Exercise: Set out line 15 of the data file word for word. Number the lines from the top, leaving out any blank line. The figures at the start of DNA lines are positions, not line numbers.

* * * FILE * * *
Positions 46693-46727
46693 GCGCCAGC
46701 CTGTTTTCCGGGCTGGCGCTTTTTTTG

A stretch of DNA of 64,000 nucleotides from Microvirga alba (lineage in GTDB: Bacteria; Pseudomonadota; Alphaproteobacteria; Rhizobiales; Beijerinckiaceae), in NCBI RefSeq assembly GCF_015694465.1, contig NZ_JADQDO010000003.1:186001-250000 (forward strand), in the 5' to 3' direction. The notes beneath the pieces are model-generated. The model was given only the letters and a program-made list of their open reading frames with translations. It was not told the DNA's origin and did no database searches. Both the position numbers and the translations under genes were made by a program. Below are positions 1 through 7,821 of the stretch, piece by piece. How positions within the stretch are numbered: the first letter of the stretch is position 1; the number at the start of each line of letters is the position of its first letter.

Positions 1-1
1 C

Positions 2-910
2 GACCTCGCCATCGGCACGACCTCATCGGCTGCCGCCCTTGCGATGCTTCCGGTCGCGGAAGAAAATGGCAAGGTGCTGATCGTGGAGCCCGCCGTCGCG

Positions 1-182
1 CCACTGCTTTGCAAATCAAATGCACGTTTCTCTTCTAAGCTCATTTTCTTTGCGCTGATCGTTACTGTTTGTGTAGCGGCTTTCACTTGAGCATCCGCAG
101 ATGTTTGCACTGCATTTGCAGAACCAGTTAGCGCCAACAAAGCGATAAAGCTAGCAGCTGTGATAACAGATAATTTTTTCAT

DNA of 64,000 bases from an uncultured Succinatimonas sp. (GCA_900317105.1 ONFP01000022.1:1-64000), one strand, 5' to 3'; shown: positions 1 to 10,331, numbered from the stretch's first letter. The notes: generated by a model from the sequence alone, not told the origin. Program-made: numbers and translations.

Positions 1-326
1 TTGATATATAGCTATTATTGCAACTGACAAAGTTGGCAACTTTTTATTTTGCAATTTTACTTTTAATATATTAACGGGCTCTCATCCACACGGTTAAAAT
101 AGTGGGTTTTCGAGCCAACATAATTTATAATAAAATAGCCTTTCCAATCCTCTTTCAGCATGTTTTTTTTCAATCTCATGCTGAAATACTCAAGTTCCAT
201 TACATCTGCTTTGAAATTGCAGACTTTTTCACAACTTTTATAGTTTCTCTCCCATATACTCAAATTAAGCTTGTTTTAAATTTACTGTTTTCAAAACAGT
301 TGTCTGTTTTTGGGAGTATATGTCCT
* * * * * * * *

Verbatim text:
101 AGTGGGTTTTCGAGCCAACATAATTTATAATAAAATAGCCTTTCCAATCCTCTTTCAGCATGTTTTTTTTCAATCTCATGCTGAAATACTCAAGTTCCAT